Is this true? Much of the answer depends on our understanding of sovereignty, especially if one believes that this feature of the modern nation-state is inflexible and immutable. The concept of “sovereignty” describes a set of rules, roles and identities that range from the judicial recognition of states to matters of domestic authority and control (in the Weberian sense). Some of these areas, especially domestic authority, have always been subject to some type of challenge based on individual interpretations and organized action.[9] These challenges have not led to a breakdown of state sovereignty, but rather to a renegotiation of some of the terms through which it is exercised. It is for this reason that sovereignty has persisted as a principle of world politics for several centuries. Does international expertise, as we now define it, really “violate” or “trespass” sovereignty, or is it merely a re-articulation of an already porous relationship between power, ideas and jurisdictions?

    The process through which international expertise becomes established and validated involves a bargaining dynamic between individuals (government officials, on one side, and experts on the other) that may not necessarily be a zero-sum game, but rather an interdependent relationship involving multiple outcomes. Political leaders rarely behave as complacent puppets subject to trends and influences they will not try to mediate, regardless of their policy predicament or of the institutional capabilities of the governments they preside. In this sense they may retain an important veto power over experts, who, ironically, need the sovereign state system to validate their claims to authority and knowledge. By the same token, international expertise may provide leaders with an opportunity for implementing unpopular policies, for obtaining access to material resources, or for accumulating political capital by projecting an image of cooperation with the international community (the recent extradition of Slobodan Milosevic to The Hague being a case in point).

    Rather than seeking dichotomous answers to this question, our understanding of the effects of globalization and international expertise on sovereignty requires closer attention to how issues of power and bargaining affect definitions and exercises of sovereignty. While it is true that we are witnessing a historical moment concerning matters such as national jurisdictions, state authority and international law, premature reports about the end of sovereignty are not the best answer to these challenges.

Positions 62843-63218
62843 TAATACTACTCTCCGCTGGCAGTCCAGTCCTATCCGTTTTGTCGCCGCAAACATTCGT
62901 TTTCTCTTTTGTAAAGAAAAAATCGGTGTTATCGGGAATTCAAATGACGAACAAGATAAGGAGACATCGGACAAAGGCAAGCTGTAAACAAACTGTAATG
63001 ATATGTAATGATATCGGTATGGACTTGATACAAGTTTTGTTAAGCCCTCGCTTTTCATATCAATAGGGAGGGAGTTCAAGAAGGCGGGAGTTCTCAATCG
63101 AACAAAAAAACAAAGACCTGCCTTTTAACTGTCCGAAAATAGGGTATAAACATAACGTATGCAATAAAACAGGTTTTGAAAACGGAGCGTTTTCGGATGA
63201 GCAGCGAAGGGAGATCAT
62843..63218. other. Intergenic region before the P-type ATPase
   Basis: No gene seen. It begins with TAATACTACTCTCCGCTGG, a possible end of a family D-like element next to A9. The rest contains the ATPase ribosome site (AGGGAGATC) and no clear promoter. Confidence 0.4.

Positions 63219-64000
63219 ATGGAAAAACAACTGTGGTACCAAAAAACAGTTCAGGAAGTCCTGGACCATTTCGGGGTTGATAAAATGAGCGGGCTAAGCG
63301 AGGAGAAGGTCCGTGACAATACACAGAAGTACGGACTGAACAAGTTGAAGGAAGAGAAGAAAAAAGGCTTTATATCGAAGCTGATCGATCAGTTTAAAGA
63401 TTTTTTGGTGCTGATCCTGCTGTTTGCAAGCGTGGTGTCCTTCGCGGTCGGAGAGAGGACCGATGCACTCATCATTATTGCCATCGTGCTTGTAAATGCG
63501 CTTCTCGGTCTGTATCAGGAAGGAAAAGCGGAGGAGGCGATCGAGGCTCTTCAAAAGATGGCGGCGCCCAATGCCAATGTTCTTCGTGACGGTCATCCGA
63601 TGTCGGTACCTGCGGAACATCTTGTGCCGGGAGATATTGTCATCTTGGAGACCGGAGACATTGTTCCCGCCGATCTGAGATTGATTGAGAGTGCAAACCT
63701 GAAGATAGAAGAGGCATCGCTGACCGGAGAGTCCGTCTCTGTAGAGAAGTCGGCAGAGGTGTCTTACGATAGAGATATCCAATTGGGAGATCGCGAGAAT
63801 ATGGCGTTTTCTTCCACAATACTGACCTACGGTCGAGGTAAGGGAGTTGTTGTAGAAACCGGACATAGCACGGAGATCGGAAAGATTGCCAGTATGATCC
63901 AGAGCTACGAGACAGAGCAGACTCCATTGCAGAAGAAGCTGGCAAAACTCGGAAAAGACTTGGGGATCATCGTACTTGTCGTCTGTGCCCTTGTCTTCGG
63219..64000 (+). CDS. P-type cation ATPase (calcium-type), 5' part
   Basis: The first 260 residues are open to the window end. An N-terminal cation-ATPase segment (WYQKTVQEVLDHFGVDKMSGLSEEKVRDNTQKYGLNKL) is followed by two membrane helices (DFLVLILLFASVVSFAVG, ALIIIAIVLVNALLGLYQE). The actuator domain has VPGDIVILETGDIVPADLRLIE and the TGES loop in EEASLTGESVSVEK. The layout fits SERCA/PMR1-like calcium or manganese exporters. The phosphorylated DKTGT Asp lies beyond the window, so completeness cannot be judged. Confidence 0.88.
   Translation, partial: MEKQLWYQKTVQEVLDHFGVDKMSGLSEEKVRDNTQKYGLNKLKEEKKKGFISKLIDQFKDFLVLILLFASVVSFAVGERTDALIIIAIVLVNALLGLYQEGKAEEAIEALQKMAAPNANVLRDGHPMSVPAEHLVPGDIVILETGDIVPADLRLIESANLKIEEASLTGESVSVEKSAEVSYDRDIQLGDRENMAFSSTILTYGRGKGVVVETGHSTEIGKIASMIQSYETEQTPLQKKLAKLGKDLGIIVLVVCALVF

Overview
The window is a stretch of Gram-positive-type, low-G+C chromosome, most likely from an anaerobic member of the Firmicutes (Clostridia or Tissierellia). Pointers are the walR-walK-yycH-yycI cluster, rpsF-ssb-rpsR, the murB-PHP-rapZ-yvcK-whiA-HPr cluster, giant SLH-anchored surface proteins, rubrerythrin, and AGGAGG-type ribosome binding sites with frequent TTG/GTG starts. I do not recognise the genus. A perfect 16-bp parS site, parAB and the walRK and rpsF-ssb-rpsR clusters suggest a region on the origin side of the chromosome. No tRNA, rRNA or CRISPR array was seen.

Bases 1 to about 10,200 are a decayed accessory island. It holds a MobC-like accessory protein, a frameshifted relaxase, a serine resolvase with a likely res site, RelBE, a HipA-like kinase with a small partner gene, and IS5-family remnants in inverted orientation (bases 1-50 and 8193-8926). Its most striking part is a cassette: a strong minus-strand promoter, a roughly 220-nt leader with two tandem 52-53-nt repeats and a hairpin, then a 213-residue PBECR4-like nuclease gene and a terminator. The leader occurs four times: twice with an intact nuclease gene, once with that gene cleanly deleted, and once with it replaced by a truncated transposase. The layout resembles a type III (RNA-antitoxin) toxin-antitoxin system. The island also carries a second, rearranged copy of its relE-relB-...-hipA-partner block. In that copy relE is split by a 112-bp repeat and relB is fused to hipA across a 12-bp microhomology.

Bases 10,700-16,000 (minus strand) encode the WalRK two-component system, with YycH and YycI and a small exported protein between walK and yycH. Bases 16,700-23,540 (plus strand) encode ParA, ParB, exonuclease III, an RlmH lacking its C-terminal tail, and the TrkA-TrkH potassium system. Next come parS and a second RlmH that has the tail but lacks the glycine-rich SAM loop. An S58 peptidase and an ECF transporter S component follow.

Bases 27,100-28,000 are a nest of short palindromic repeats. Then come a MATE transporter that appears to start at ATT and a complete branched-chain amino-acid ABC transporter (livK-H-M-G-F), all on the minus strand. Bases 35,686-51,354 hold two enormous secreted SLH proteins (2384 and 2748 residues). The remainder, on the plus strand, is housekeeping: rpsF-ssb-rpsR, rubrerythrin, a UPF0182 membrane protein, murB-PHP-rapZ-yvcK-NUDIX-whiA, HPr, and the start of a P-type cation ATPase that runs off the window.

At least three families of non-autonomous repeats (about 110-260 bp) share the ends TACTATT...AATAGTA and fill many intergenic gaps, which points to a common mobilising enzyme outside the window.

“The king is dead, long live the king.”


    “Expertise may be thought of as. . .”

    Throughout the week-long seminar, participants attempted to define, frame and reflect on the nature, character and work of international expertise and experts. The following are approximate representations of some of these points. They do not represent or reflect a consensus; some points are in contest with others. Yet they indicate the range of arguments tabled in the discussions.

    • Expertise may be thought of as “knowledge plus value”; within this are the questions of what constitutes value, for whom, and for what purpose; and what constitutes value may be contextual as well as negotiated within a process.
    • But expertise may also be thought of as “knowledge plus status.”
    • Expertise by its nature is always in a relational dynamics between the one who presents or professes expertise and the audience/s for such presentation.
    • Expertise as a form of knowledge, and as practice, may be understood in terms of its situation in a market.
    • Expertise emerges and is reproduced within systems of sanctions and subsidies that both constrain and underwrite expertise.
    • Expertise may have some of the characteristics and ambiguities of property, in the sense of claims to ownership and also the contests that often attach to such claims.
    • Expertise, as knowledge and practice, develops through, in, competition.
    • Expertise may be seen in its propensity to expand, that is, to defend its position and authority through expansion. Experts are territorial.